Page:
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Axioms
, Volume 9 (4) – Oct 24, 2020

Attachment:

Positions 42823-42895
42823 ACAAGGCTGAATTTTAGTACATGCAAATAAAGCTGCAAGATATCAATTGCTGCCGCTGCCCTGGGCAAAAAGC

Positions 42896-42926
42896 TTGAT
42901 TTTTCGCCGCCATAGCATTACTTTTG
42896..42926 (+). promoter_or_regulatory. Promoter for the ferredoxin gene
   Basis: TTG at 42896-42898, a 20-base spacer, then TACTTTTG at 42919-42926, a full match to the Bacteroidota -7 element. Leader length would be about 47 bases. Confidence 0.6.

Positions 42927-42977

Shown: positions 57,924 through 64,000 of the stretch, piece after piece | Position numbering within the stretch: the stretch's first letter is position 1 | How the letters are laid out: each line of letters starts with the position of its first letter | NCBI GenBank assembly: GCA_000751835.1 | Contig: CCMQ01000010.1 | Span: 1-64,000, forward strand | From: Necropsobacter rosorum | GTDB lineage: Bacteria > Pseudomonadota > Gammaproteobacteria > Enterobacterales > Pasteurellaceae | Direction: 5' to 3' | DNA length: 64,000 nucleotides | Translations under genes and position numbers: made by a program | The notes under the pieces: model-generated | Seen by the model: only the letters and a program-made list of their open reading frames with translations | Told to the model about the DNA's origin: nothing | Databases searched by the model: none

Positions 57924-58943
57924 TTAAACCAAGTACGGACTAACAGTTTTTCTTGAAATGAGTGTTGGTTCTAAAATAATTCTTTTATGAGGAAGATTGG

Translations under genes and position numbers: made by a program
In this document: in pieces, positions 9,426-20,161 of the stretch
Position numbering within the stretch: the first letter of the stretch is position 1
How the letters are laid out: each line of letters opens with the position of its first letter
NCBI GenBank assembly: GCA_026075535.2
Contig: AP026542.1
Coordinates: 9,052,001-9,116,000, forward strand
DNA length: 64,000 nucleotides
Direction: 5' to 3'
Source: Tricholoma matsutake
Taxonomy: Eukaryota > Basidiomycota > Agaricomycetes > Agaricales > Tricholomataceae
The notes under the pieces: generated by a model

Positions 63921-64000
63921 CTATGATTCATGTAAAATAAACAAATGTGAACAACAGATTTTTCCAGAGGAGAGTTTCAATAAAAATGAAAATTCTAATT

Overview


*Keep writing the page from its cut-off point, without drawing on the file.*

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axioms Article Approximate Solutions of the Model Describing Fluid Flow Using Generalized r-Laplace Transform Method and Heat Balance Integral Method 1,2, 3, Mehmet Yavuz * and Ndolane Sene * Department of Mathematics and Computer Sciences, Faculty of Science, Necmettin Erbakan University, 42090 Konya, Turkey Department of Mathematics, College of Engineering, Mathematics and Physical Sciences, University of Exeter, Cornwall TR10, UK Laboratoire Lmdan, Département de Mathématiques de la Décision, Faculté des Sciences Economiques et Gestion, Université Cheikh Anta Diop de Dakar, BP 5683 Dakar Fann, Senegal * Correspondence: mehmetyavuz@erbakan.edu.tr (M.Y.); ndolanesene@yahoo.fr (N.S.) Received: 29 July 2020; Accepted: 21 October 2020; Published: 24 October 2020 Abstract: This paper addresses the solution of the incompressible second-grade ﬂuid models. Fundamental qualitative properties of the solution are primarily studied for proving the adequacy of the physical interpretations of the proposed model. We use the Liouville-Caputo fractional derivative with its generalized version that gives more comprehensive physical results in the analysis and investigations. In this work, both the r-Laplace homotopy transform method (r-LHTM) and the heat balance integral method (HBIM) are successfully combined to solve the fractional incompressible second-grade ﬂuid differential equations. Numerical simulations and their physical interpretations of the mentioned incompressible second-grade ﬂuid model are ensured to illustrate the main ﬁndings. It is also proposed that one can recognize the differences in physical analysis of diffusions such as ballistic diffusion, super diffusion, and subdiffusion cases by considering the impact of the orders r and j. Keywords: generalized fractional derivative; second-grade ﬂuid; r-Laplace homotopy perturbation transform method; heat integral balance method 1. Introduction Fractional calculus is a ﬁeld trying to understand the real-world phenomena modeled with non-integer-order derivatives [1,2], ﬁnance [3,4], biological processes and epidemic models [5–8], science and engineering [9–17], mechanics, etc. There exist at present numerous fractional operators which are deﬁned by virtue of singular and nonsingular kernels. Since fractional terminology began with Leibniz’s question in 1695, the list of the existing fractional operators is naturally long. With singular kernels, we have the Caputo operator [18] and the Riemann–Liouville operator [18]. Without singular kernels, we have two types: the fractional derivative with exponential kernel [19,20] and the fractional operator which has Mittag–Lefﬂer function as a kernel known as the Atangana–Baleanu operator [21–23]. We also summarized the existing FDs, which are the most popular in the literature. Some other types of derivatives as conformable [24], the Hilfer derivation [25], the Erdélyi–Kober derivation, and others. Note the discrete forms of the fractional derivatives previously cited exist in the literature; for more information, see the following investigations [26,27]. In the literature, there exist several investigations related to these fractional differential equations. We brieﬂy enumerate some of them. Reference [28] proposed a discretization of the Rayleigh and Stokes equation for a heated generalized second-grade ﬂuid (HGSGF). Reference [29] presented the numerical Axioms 2020, 9, 123; doi:10.3390/axioms9040123 www.mdpi.com/journal/axioms Axioms 2020, 9, 123 2 of 18 discretization for Stokes’ ﬁrst problem for the HGSGF described by a fractional operator. Reference [30] provided a discretization for Stokes’ equation for the HGSGF that contains the Riemann–Liouville derivative. For further information about the HGSGF, one could see works in [1,31–33]. In addition, there are many other investigations for fractional heat equations; some numerical studies exist as well. Reference [34] investigated a numerical computation for the wave diffusion problem in fractional context. Reference [35] illustrated the numerical technique for the diffusion problem with fractional order derivative. Reference [36] proposed the numerical approximation with high order accuracy for the fractional reaction-sub-diffusion equation. In [37], authors considered a heat conduction equation with respect to the Caputo–Fabrizio fractional derivative (CFFD). In [38], authors formulated a fractional optimal control problem for an anomalous diffusion process. We conclude the literature review by giving the next remark. Many other works in terms of analytical solution and numerical discretization for the fractional diffusion equation may also be found in the literature [35,39,40]. In this paper, we address the diffusion processes. We mainly investigate the solution of the incompressible second-grade ﬂuids model which is constructed with the generalization of a fractional operator. The primary importance of this paper is the fractional aspect of the presented model. We apply the generalized fractional operator in mechanics ﬂuids. Our paper yields providing the application of the fractional analysis in mathematical physics and mechanics ﬂuids. One of the main novelties of this paper is to propose new procedures which give the semi-analytical solutions of the nanoﬂuid equations as well. The process of getting the solutions combines the heat integral balance method and the homotopy method (which is used classically for getting the approximate solutions for nanoﬂuid equations). In our paper, we prove when we combine these two approaches, we obtain more accurate solutions for the fractional incompressible second-grade ﬂuids models. In addition, the structure of the obtained solutions is more useful, and the graphical representations are most straightforward. As another contribution of the paper, we analyze the behavior of the obtained solutions when the order r is into (0, 1) or outside (0, 1). In other words, we consider the subdiffusion process and the superdiffusion process. In other words, what is the impact of the order r into the behavior of the solutions of the fractional the incompressible second-grade ﬂuids models? In Section 2, we offer the fractional-order derivatives that are used in our paper. In Section 3, we provide and give the model presentations which are constructed with a fractional operator. In Section 4, we present the fundamental qualitative properties of the fractional incompressible second-grade ﬂuids model and its solutions as well. In Section 5, we describe the solution methods which are combination of two different methods that get the approximate solutions of the fractional incompressible second-grade ﬂuids model. In Section 6, we provide the solutions of the mentioned problem. In Section 7, we illustrate our main results by the graphical representations and discuss the impact of the order r when we ﬁx the fractional order j. In addition, ﬁnally, we give the conclusions which we have pointed out in the paper and the corresponding perspectives in Section 8. 2. Basic Deﬁnitions on Fractional Derivations and Their Generalizations In this section, we call to mind the fundamental deﬁnitions and features of the fractional analysis and their generalized form recently proposed in the literature by Tomovski et al. [41], Sene and Srivastava [42], Jarad and Abdeljawad [43,44] and Jarad et al. [45]. We ﬁrst deﬁne the so-called fractional integral proposed by Riemann and Liouville. Let g(t) be a strictly increasing function with continuous derivative g on the interval (a, b). The left Riemann–Liouville fractional integral of f with respect to the function g of order j,< (j) > 0 is deﬁned by j1 0 I f (t) = (g(t) g(l)) f (l)g (l)dl. (1) G(j) 0 Axioms 2020, 9, 123 3 of 18 It is clear that when g(t) = t, Equation (1) is the classical Riemann-Liouville fractional integral. Taking the function f : [0, ¥[! R, we deﬁne the integral of order j, of the function f starting at 0 as the following construction [46] j1 j j,1 ( I f ) (t) = I f (t) = (t l) f (l)dl, (2) G(j) where G(.) represents the Euler Gamma function and t > 0, and 0 < j < 1. Its generalized form introduced in the literature by the authors in [41,43–45] is described as follows. From the function deﬁned by f : [0, ¥[! R, and taking g(t) = in Equation (1) we obtain a special case of the the generalized integral of order j, r > 0 of f starting at 0 as the following form Z j1 t r r 1 t l dl j,r I f (t) = f (l) . (3) 1r G(j) r l We use these deﬁnitions above to deﬁne the Riemann–Liouville fractional operator in its classical form and its generalized form. The left Riemann–Liouville fractional derivative of f with respect to the function g of order j,< (j) > 0 is deﬁned by 1 d dt j,r g (t) j 0 D f (t) = (g(t) g(l)) f (l)g (l)dl. (4) G(1 j) It can be easily noticed that when g(t) = t, Equation (4) is the classical Riemann-Liouville fractional derivative. By using f : [0, ¥[! R, we deﬁne the Riemann-Liouville operator of order j, starting at 0 as the following form 1 d D f (t) = (t l) f (l)dl. (5) G(1 j) dt Its generalized form introduced in the literature by the authors in [41,43–45] is described as follows. From the function deﬁned by f : [0, ¥[! R, and taking g(t) = in Equation (4) we obtain a special case of the the generalized Riemann-Liouville derivative of order j, r > 0 of f starting at 0 as the following form. r r 1 d t l dl j,r 1r D f (t) = t f (l) . (6) 1r G(1 j) dt r 0 l In the same way, the Liouville-Caputo fractional derivative of f with respect to the function g of order j,< (j) > 0 is deﬁned by n1 [k] + f (a ) j,r j,r D f (t) = D f (s) (g(s) g(0)) (t) . (7) g å k! k=0 It can be easily noticed that when g(t) = t, Equation (7) gives the classical Liouville-Caputo fractional derivative which is given j 0 D f (t) = (t l) f (l)dl. (8) G(1 j) From the function deﬁned by f : [0, ¥[! R, and taking g(t) = in Equation (7) we obtain a special case of the the generalized Liouville-Caputo derivative of order j, r > 0 of f starting at 0 as the following form: r r 1 t l dl j,r D f (t) = g f (l) . (9) 1r G(1 j) r 0 Axioms 2020, 9, 123 4 of 18 Remark 1. Each of these generalized forms given in Equation (6) and Equation (9) is derivable from the classical Riemann-Liouville derivative given by Equation (5) and the Liouville-Caputo fractional derivative given by Equation (8), respectively, by changing the variable, the parameter and the functional notation appropriately. j,1 j j,1 j In other words, D f (t) = D f (t) and D f (t) = D f (t). C C In what follows, we recall the r-Laplace transform (r-LT) of a real-valued function and r-LT of the Liouville-Caputo operator which we take into account throughout the paper in our investigations. The r-Laplace transform of the real-valued function f : [0, ¥) ! R is described by dt L f f (t)g (s) = e f (t) , r > 0, 1r 0 t where for all s values the integral is valid. Theorem 1. Let the function f (t) be continuous and of exponential order e such that g f (t) is piecewise continuous over every ﬁnite interval [0, T] . Then r-Laplace transform of g f (t) exists for s > c and L fg f (t)g (s) = sL f f (t)g f (0), (10) r r 1r where r > 0 and g = t . dt Proof. The proof can be found in [43]. The r-LT of the Liouville-Caputo operator of order 0 < j < 1 is deﬁned by [43] with Corollary 3.3 as: " # n o n1 j,r j k1 k L D f (t) (s) = s L f f (t)g s g f (0) , s > c, r r 0 å k=0 where j > 0, f 2 AC [0, a] is the space of absolutely continuous functions on [0, a] for any a > 0 and g f , k = 0, 1, . . . , n is r-exponential order e . Then the following Remark may be given: Remark 2. r-generalized variation of the Laplace transform is derivable from the classical Laplace transform itself by suitably changing the variable and the index and the functional notation. The main relationship between the r-LT and the classical Laplace transform is given by [44] with Theorem 3.2. n o L f f (t)g (s) = L f g (t + g(a)) (s). where f , g : [a, ¥) ! R are the real-valued functions such that g (t) is continuous and g (t) > 0 on [0, ¥) such that the generalized Laplace transform of f exists and and r > 0. We now give the following particular relationship which we will use in our calculations G 1 + L ft g (s) = r , p 2 R, s > 0. r p 1+ Remark 3. As the usual Laplace transform (1-Laplace) is a tool to solve classical fractional Riemann-Liouville and Liouville-Caputo derivatives, we use the r-Laplace transform to solve the incompressible second-grade ﬂuids model in the frame of Riemann-Liouville and Liouville-Caputo type fractional generalized operators. This conﬁrms that these fractional generalized operators that can be used to produce more general types of fractional derivatives with memory effect. Therefore, it is always of interest to introduce new local derivatives Axioms 2020, 9, 123 5 of 18 of arbitrary order and use them by a fractionalization process to produce new types of fractional derivatives of different kernels [42]. The Mittag-Lefﬂer function with the parameters j and z is presented with the following sum E (c) = , j,z å G(jx + z) x=0 where j > 0, z 2 R and c 2 C. Note convergence of this series result from the assumptions j > 0, and z > 0. The Mittag-Lefﬂer approximation will be used for expressing the obtained approximate solution of the fractional incompressible second grade ﬂuid. 3. Model Presentation and Work Project In this part, we combine two useful methods of obtaining the solutions of FDEs. We propose in our investigations the approximate solution of the ISGF model which is covered with the left generalized fractional operator expressed by the equations ¶ u j,r j,r D u = 1 + h D + Grq, (11) C C 2 ¶x ¶ q j,r PrD q = , (12) ¶x where the conditions at t = 0 are u(x, 0) = q(x, 0) = 0, (13) and furthermore, the function u represents the velocity of the ﬂuid and q represents the temperature of the ﬂuid. Moreover, these functions satisfy the following relations u(0, t) = f H(t) sin wt, and q(0, t) = 1. (14) qC ugb (T T ) p w ¥ In the above equation, Gr = represents the Grashof number, Pr = represents the Prandtl number and H represents the Heaviside function. f indicates the constant which has the velocity’s dimension, C represents the heat capacity at constant pressure, k represents the thermal conductivity and q the constant density. u denotes the kinematic of the ﬂuid, g shows the gravitation acceleration, b represents the volumetric number of the thermal expansion, T denotes T w the plate temperature and T represents the ambient ﬂuid temperature of the plate [47]. The main importance of our problem is two-equations constitute it. The ﬁrst equation is used in nanoﬂuid, and the second is a fractional diffusion equation. The fractional diffusion Equation (12) represents an exogenous input for the ﬁrst problem Equation (11). The governing Equations (11) and (12) model the heat transfer in a second grade ﬂuid over and oscillating vertical plate. For more pieces of information a f and the graphical description of the model can be found in [47]. Furthermore, h = is a constant mu where a is the second grade parameter, and m is the diffusion term. The solution of the model presented by Equations (11) and (12) can be approximated by many methods: the homotopy perturbed method and the homotopy analysis method. Equation (12) is a heat equation and many methods can be considered to determine its analytical or approximate solutions. We can use the Fourier sine transform, the Fourier transform, the integral balance method, and many others. Our motivation in this paper is to bring a more precise solutions of the model presented by Equations (11) and (12) by ﬁrst solving Equation (11) using Homotopy perturbation method and the HBIM to give a more precise approximate solution for Equation (12). The impact of the order r will be analyzed. Axioms 2020, 9, 123 6 of 18 4. Fundamental Qualitative Properties of the Solutions In this section, we consider the Banach sketch (BS) to provide the conditions to obtain the qualitative properties to the incompressible SGF constructed with the left generalized fractional derivative. Theorem 2. The solution of the fractional differential equation described by Equation (11) exists. Proof. We begin with the ﬁrst equation of the proposed model. We take into account the following function. 2 2 ¶ u ¶ u j,r Q(u, x, t, q) = + h D + Grq(x, t). (15) 2 2 ¶x ¶x Let us prove that Q is Lipschitz and continuous (L-C). Here for simpliﬁcation, we use the classical norm. By considering triangular inequality and taking the norm to both sides of Equation (15), we get 2 2 2 2 ¶ u ¶ v ¶ u ¶ v j,r kQ(u, x, t, q) Q(v, x, t, q)k + h D . 2 2 2 2 ¶x ¶x ¶x ¶x Let us assume that u is Lipschitz and continuous. We obtain the following expression after calculation when we consider the second term null 2 2 2 2 ¶ u ¶ v ¶ u ¶ v j,r kQ(u, x, t, q) Q(v, x, t, q)k + h D 2 2 2 2 ¶x ¶x ¶x ¶x j,r a u v + ah D u v (16) k k k k aku vk , where a is a constant. From the condition u(x, 0) = 0, we provide the Picard’s operator (PsO) as follows j,r Mu(x, t) = I Q(u, x, t, q), where Mu : H ! H and H is a compact set. The operator M should be bounded before continuing our reasoning. We recall the Euclidean norm, we have the expression j,r k Mu(x, t) u(x, 0)k = k I Q(u, x, t, q)k j,r I kQ(u, x, t, q)k j,r kQ(u, x, t, q)k I (1). Using the assumption that kQ (x, t, q)k is bounded by b and t T, we have the inequality 1j r r T k Mu(x, t) u(x, 0)k b. (17) G(j) r Equation (17) proves that the PsO is bounded. Let’s prove this operator is now a contraction or we will provide a condition under which the PsO is a contraction. Applying the classical norm, we obtain the following inequality j,r k Mu(x, t) Mv(x, t)k = k I Q(u, x, t, q) Q(v, x, t, q)k j,r kQ(u, x, t, q) Q(v, x, t, q)k I (1). Axioms 2020, 9, 123 7 of 18 Using the fact that Q is L-C (Equation (16)), we obtain the following relationships 1j r r T k Mu(x, t) Mv(x, t)k aku vk . G(j + 1) r From which the PsO is a contraction if the following relation is provided 1j r r T 1 < . G(j + 1) r a We conclude the proof by taking into account the Banach Theorem. Thus, we prove the qualitative properties of the solution to Equation (11). In conclusion, we can now give a semi-analytical solution to Equation (11) because the problem of getting the exact solution is well deﬁned. Theorem 3. The solution of the fractional differential equation described by Equation (12) is unique. Proof. For the heat Equation (12), we repeat the same procedures. We consider the following function ¶ q S(q, x, t) = . (18) ¶x Let us prove that S is Lipschitz and continuous with constant c. Here for simpliﬁcation, we use the classical norm. By considering triangular inequality and taking the norm of Equation (18), we get 2 2 0 ¶ q ¶ q S(q, x, t) S(q , x, t) . 2 2 ¶x ¶x Let us suppose that q is Lipschitz continuous, and c is a constant such that the following relationship holds 2 2 0 ¶ q ¶ q S(q, x, t) S(q , x, t) 2 2 ¶x ¶x c q q . From initial condition q(x, 0) = 0, we deﬁne the Picard’s operator as follows j,r Nq(x, t) = I S(q, x, t), where Nq : H ! H and H is a Banach space. The operator N should be bounded before continuing our reasoning. We recall the classical norm; we have the following expression j,r kNq(x, t) q(x, 0)k = k I S(q, x, t)k j,r I kS(q, x, t)k j,r kS(q, x, t)k I (1). By using the assumption that S(q, x, t) is bounded by d and t T, we get the k k following inequality 1j r r T kNq(x, t) q(x, 0)k d. (19) G(j) r Axioms 2020, 9, 123 8 of 18 Equation (19) proves that the PsO is bounded. We prove that this operator is now a contraction or we will provide a condition under which the PsO is a contraction. If we apply the norm, we obtain the following inequality 0 j,r 0 Nq(x, t) Nq (x, t) = I S(q, x, t) S(q , x, t) j,r 0 I S(q, x, t) S(q , x, t) 0 j,r S(q, x, t) S(q , x, t) I (1). Using S(q, x, t) is Lipschitz and continuous, we get the following connection 1j r r T 0 0 Nq(x, t) Nq (x, t) c q q . G(j + 1) r From which the PsO is a contraction if the following relation is ensured 1j r r T 1 < . G(j + 1) r c Finally, this shows that the solution to the incompressible second grade ﬂuid model which is given in Equations (11) and (12) is unique. In conclusion, we can now give an approximate solution of Equation (12) because the problem of getting the exact solution is well deﬁned. 5. Description of Proposed Solution Methods 5.1. Heat Balance Integral Method (HBIM) In this subsection, we provide brieﬂy the method that is used for obtaining the solution of the second equations. The method exists in the literature and provided in different studies as in [1,48]. According to the HBIM method, we suppose the solution is regarded as the following form q(x, t) = 1 . (20) where n represents the exponent and will be ﬁxed to n = 2. However, as we will discuss later, there exist techniques to get the approximate value of the exponent n proposed by Myers and Mitchell [49]. The technique which is used in the study provides a physical concept. The main argument is to integrate the heat Equation (12) between 0 to the depth d. That is Z Z d d ¶ q(x, t) j,r Pr D q(x, t)dx = dx. (21) ¶x 0 0 The next step is to replace Equation (20) into Equation (21), and solve the equation using r-Laplace of the obtained equation. The objective is to get the form of the depth d. The solution of the heat (12) is provided by replacing the expression of the d into Equation (20). 5.2. r-Homotopy Perturbation Laplace Transformation In this subsection, we deﬁne the r-Laplace homotopy transformation method (r-LHTM) to solve the problem mentioned in Section 3. This method is combined with the classical homotopy technique and r-Laplace transform and it was proposed ﬁrstly by Sene and Fall [50]. Consider the following PDE in the generalized fractional sense: ¶ u(x, t) j,r j,r D u(x, t) = 1 + h D + Grq(x, t), (22) C C 2 ¶x Axioms 2020, 9, 123 9 of 18 with Dirichlet initial and boundary conditions given by u(x, 0) = 0, (23) and u(0, t) = f H(t) sin wt, (24) j,r where D shows the generalized-Caputo fractional operator (GCFO). Other variables stated in Equation (22) are the same with those which were deﬁned in Section 3. Using the r-Laplace transform, we assign the L fu(x, t)g = U(x, s). Then applying the homotopy to Equation (22) we derive the homotopies for the GCFO. Taking the LT of both sides of Equation (22), yields 1 1 1 j,r (25) U(x, s) = L f 1 + h D u(x, t) g + L fGrq(x, t)g + u(x, 0). r xx r j C j s s s We assume that U(x, s) = z U (x, s), (26) å m m=0 then substituting Equation (26) into Equation (25) and applying the homotopy steps, we have " # ¥ n ¥ o j,r m m z U (x, s) = z L z 1 + h D u(x, t) m r mxx å å j C m=0 m=0 1 1 + L fGrq(x, t)g + u(x, 0), (27) s s where u(x, t) is mth iteration of the expression u(x, t) . If we compare the values of the powers mxx xx of z, we generate the homotopies for the generalized Caputo fractional operator as follows: 1 1 z : U (x, s) = L fGrq(x, t)g + u(x, 0), 0 r s s j,r z : U (x, s) = L f 1 + h D u(x, t) g, 1 r 0xx j C j,r z : U (x, s) = L f 1 + h D u(x, t) g, 2 1xx j,r n+1 z : U (x, s) = L f 1 + h D u(x, t) g. n+1 r nxx j C Then the corresponding solution of Equation (22) is given by n o u(x, t) = L U (x, s) . (28) r å m m=0 6. Procedure Solutions In this Part, we give the solution of the incompressible ﬂuid described by the left GDD deﬁned in Equation (12). We begin the resolution by solving the fractional heat equation described by Equation (12). We use the HBIM which consists of expressing the similarity variable of the heat equation using the penetration depth denoted in this paper by d. This technique is to integrate the heat diffusion equation from 0 to the depth d. We suppose the suggested solution of Equation (12) is expressed as q(x, t) = 1 . (29) d Axioms 2020, 9, 123 10 of 18 It follows the following identity Z Z d d ¶ q(x, t) j,r Pr D q(x, t)dx = dx, C 2 ¶x 0 0 j,r PrD q(x, t)dx = , (30) Pr n j,r D d = , n + 1 d n(n + 1) j,r PrD d = . Considering the integration in the interval (0, d), we arrive to the following relation Z Z d d n(n + 1) j,r Pr D ddx = dx, 0 0 j,r PrD d = 2n(n + 1). (31) For the rest of the paper we take Pr = 1 and f = 1, because in the present investigation its inﬂuence in the dynamics of the considered model is not under consideretion. The LT to both sides of Equation (31), we get the relationships with the condition d(0) = 0, 2n(n + 1) j 2 s d (s) = , 2n(n + 1) d (s) = . (32) 1+j Inverting Equation (32), we have the approximate equivalent 2n(n + 1) t d (t) = , G (1 + j) r j/2 2n(n + 1) t d(t) = . G (1 + j) r Thus, using Equation (29), the approximate solution of the heat Equation (12) can be formed in the following expression 0 1 B C B C q(x, t) = 1 . @ A j/2 2n(n+1) G(1+j) For the heat diffusion equation, we have a parabolic equation; thus, in this study, we stipulate the exponent n = 2. There exist in the literature many discussions related to the good choose of the exponent for the diffusion and the fractional diffusion equations. In this context, Myers [51] provided an excellent method for getting the exponent n by minimizing the residual term of the diffusion equation. However, in many cases, we choose n = 2, to obtain a more accurate proﬁle. In our study, the approximate solution of Equation (12) is clariﬁed as the expression of 0 1 B C q(x, t) = 1 . (33) @ A j/2 3 t G(1+j) Axioms 2020, 9, 123 11 of 18 The importance of our method is the physical propose. Our method gives the estimate of the similarity variable of the diffusion equation of fractional order. That is . (34) j/2 3 t G 1+j r ( ) Another importance of our method, is it propose a classiﬁcation of the nature of the diffusion processes. For classiﬁcation, let’s the square penetration depth 2n(n + 1) t d (t) = . (35) G (1 + j) r Here we give a brief classiﬁcation. Some detail will be give in forthcoming paper. Note when 1 1 j = r = 1, we have a normal diffusive. When j < , we have a sub-diffusion process. When j > , r r the diffusion is super-diffusion. In addition, when j = , we have a ballistic diffusion. The solution of Equation (12) can be expressed in the following form j/2 j r r t t 1/2 1 2 q(x, t) = 1 2F x + F x , (36) j j r r where F = . Thus, the ﬁrst Equation (11), will have been solved using the r-LHTM. G(1+j) Now considering the solution obtained in Equation (36) we aim to solve by homotopy technique explained in Section 5.2 the following equation j/2 j 2 r r ¶ u t t j,r j,r 1/2 1 2 D u(x, t) = 1 + h D + 1 2F x + F x . (37) j j C C ¶x r r For this aim, we apply the homotopy steps to the last equation. Then we have j/2 j n o r r 1 t t 0 1/2 1 2 z : U (x, s) = L 1 2F x + F x , 0 j j s r r 1/r n o j,r 1 1/r r1 z : U (x, s) = L 1 + h D 2.12 G(1 j) r G(j + 1) , 1 r j C j,r z : U (x, s) = L f 1 + h D u(x, t) g = 0, (38) 2 r 1xx j C j,r n+1 z : U (x, s) = L f 1 + h D u(x, t) gg = 0. n+1 r nxx j C s Axioms 2020, 9, 123 12 of 18 From the last homotopies and taking the inverse r-LT of each terms we can get the followings: j 1/r 1 r1 2 j jr ( ) 2r 2 2 3 xr G 1 t 2 1 G(j+1) u (x, t) = G + 1 1/r j jr r t 1/r 2 r1 +12 x G(1 j) r G(j + 1) + , G(j + 1) 1/r 1/r j r1 jr 2 3 r G(1 j) r G(j + 1) t u (x, t) = , G(j + 1) j,r u (x, t) = L f 1 + h D u(x, t) g = 0, 2 r 1xx j C j,r u (x, t) = L f 1 + h D u(x, t) g = 0. n+1 r nxx j C Then the solution of the incompressible ﬂuid equation is given by 0 1 j 1/r r1 2 j j 1 j/2 (jr) 2r @ A 2 u(x, t) = 3 xr G + 1 G 1 t (39) 2 2 G(j+1) 1/r j jr r t 1/r 2 r1 +12 x G(1 j) r G(j + 1) + , G(j + 1) 2 1/r 1 j 1/r j r1 jr 2 3 r G(1 j) r G(j + 1) t + . G(j + 1) 7. Graphics and Discussions In this part, we have the graphical representations of super-diffusion, ballistic-diffusion, and sub-diffusion cases. Also, we discuss the results of the solutions obtained in this study. We ﬁrst depict and analyze the solution of fractional diffusion equation (FDE) (12), which has been represented in Equation (33). We make the following assumptions t = 0.3 and j = 1, and we depict the solution according to the state variable x of the diffusion process. In Figure 1, we demonstrate the solutions of FDE for different values of the order r 1. We observe the solutions decrease considerably and converge the normal diffusion obtained with the values (j = 1 = r) when the order r increases to 1. We note the order r has a prominent effect on the diffusion processes. In general, it generates a retardation impact on the diffusion processes. Physically, the behaviors are explained by the sub-diffusion process generated by the fractional heat equation when r 1. In Figure 2, we present the solutions of the heat equation for varied values of the order r satisfying the condition r 1. We note the solutions decrease according to the state variable x. Analyzing the behaviors of the solutions according to one another, we observe when the order increases and satisﬁes the condition r 1; all the curves increase as well and converge to the normal diffusion. The arrow in Figure 2 indicates these observations. The super-diffusion process explains the behaviors of the solutions when we ﬁx j and r 1. Here we note the order r generates an acceleration impact. We ﬁx x = 0.3 and j = 1, and we depict the solutions according to time t of the diffusion process. We obtain the opposite behaviors, contrary to the previous cases. We note after certain times, all the curves increase and converge to inﬁnity. See the example in Figure 3. Please note that the effects of the order r are the same as in previous analysis: retardation and acceleration effects. Axioms 2020, 9, 123 13 of 18 0.9 0.8 =0.45 0.7 =0.5 0.6 0.5 =0.75 0.4 =0.85 0.3 =0.95 0.2 0.1 =1 0 0.05 0.1 0.15 0.2 0.25 0.3 0.35 0.4 0.45 0.5 Figure 1. Solution of Equation (12) for q versus x when j = 1 and r 1. 0.9 0.8 =1.45 0.7 =1.5 0.6 0.5 =1.75 0.4 =1.85 0.3 =1.95 0.2 =1 0.1 0 0.05 0.1 0.15 0.2 0.25 0.3 Figure 2. Solution of Equation (12) when j = 1 and r 1. 0.8 0.7 =0.45 0.6 =0.5 0.5 =0.75 0.4 =0.85 0.3 =0.95 0.2 =1 0.1 0 0.5 1 1.5 2 2.5 3 Figure 3. Solution of Equation (12) for q versus t when j = 1 and r 1. In Figures 4–6, we point out the solutions with respect to the Super-diffusion, Ballistic-diffusion and Sub-diffusion cases, respectively. These mentioned graphical representations have been obtained by using the exact solution which is deﬁned with the r-Laplace homotopy perturbation transform method and given in Equation (39). This mentioned method is very inﬂuential and accurate in ﬁnding the analytical solution of the ISGF equation of fractional order. Since, when looking at the solution, THETA Theta THETA Axioms 2020, 9, 123 14 of 18 one can understand that by using only the ﬁrst two iterations the solution has been provided. The truncation error does not need to have occurred for this problem. This situation may be possible for the solution of some kind of linear problems as well as it is may differ according to the nature of the problem [52]. Figure 4. Super-diffusion case of incompressible second grade ﬂuid dynamics. Figure 5. Ballistic-diffusion case of incompressible second grade ﬂuid dynamics. Figure 6. Sub-diffusion case of incompressible second grade ﬂuid dynamics. In Figure 4, we obtain the super-diffusion-type process which is considered when j < . In this graphical representation we took j = 0.8 and r = 3. In Figure 5, we have the ballistic-type Axioms 2020, 9, 123 15 of 18 diffusion process which is obtained when j = and here we have j = 0.9 and r = 10/9. In Figure 6, we have regarded as sub-diffusion-type process which is taken into account when j > . For this representation we take j = 0.95 and r = 0.5. In Figure 7, we can see the effect of diffusion parameter r for different values of the space variable when j = 0.99 and t = 0.3. It is clear to recognize that when r values increase, the diffusion process approaches to the normal diffusion. Figure 7. Solution of Equation (11) when j = 0.99 and t = 0.3. In Figure 8, we represent the solution of the problem in Equation (11) for different values of the fractional parameter and diffusion term. It is concluded that both of the fractional parameter and diffusion term approach to the unit, the process designates to the normal diffusion case. Figure 8. Solution of Equation (11) for various values of j and r. 8. Concluding Remarks In this study, the existence and uniqueness have been investigated for the FDD described by a fractional operator with its generalized form. The approximate solutions of the incompressible Axioms 2020, 9, 123 16 of 18 second-grade ﬂuid have been provided. The r-Laplace homotopy perturbation transform method and the HBIM have been combined for proposing a new procedure to obtain the solution of the second-grade ﬂuid model. In conclusion, our approach is useful and can be considered for the second grade ﬂuids models, because the obtained solutions converge as well. They approach the exact solution as well. We represented the solutions of the equations composing the second-grade model studied in this paper. We pointed out the physical aspect of the considered model. We note the order r has retardation or acceleration impact in the diffusion processes. The numerical simulations and interpretations of the main results were presented. According to the numerical computations we have pointed out that the behavior of the temperature of the ﬂuid has an important effect on the behavior of the velocity of the ﬂuid. In other words, the type of the diffusion process in the fractional heat equation generates the same diffusion process in the fractional velocity equation. Another result in this paper concerns the exponent n = 2 for the heat balance integral method. The exponent n = 2 considered in this paper can be revised according to Myers method related to the exponent in future works. Future direction of investigation is to ﬁnd a the best value of the exponent n for the semi-analytical solution of the second grade model considered in this paper using Myers method. Author Contributions: Conceptualization, M.Y. and N.S.; methodology, N.S.; investigation, M.Y. and N.S.; writing–original draft preparation, M.Y. and N.S.; writing–review and editing, M.Y. and N.S.; visualization, M.Y. and N.S. All authors have read and agreed to the published version of the manuscript. Funding: This research received no external funding. Acknowledgments: M. 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**Published: ** Oct 24, 2020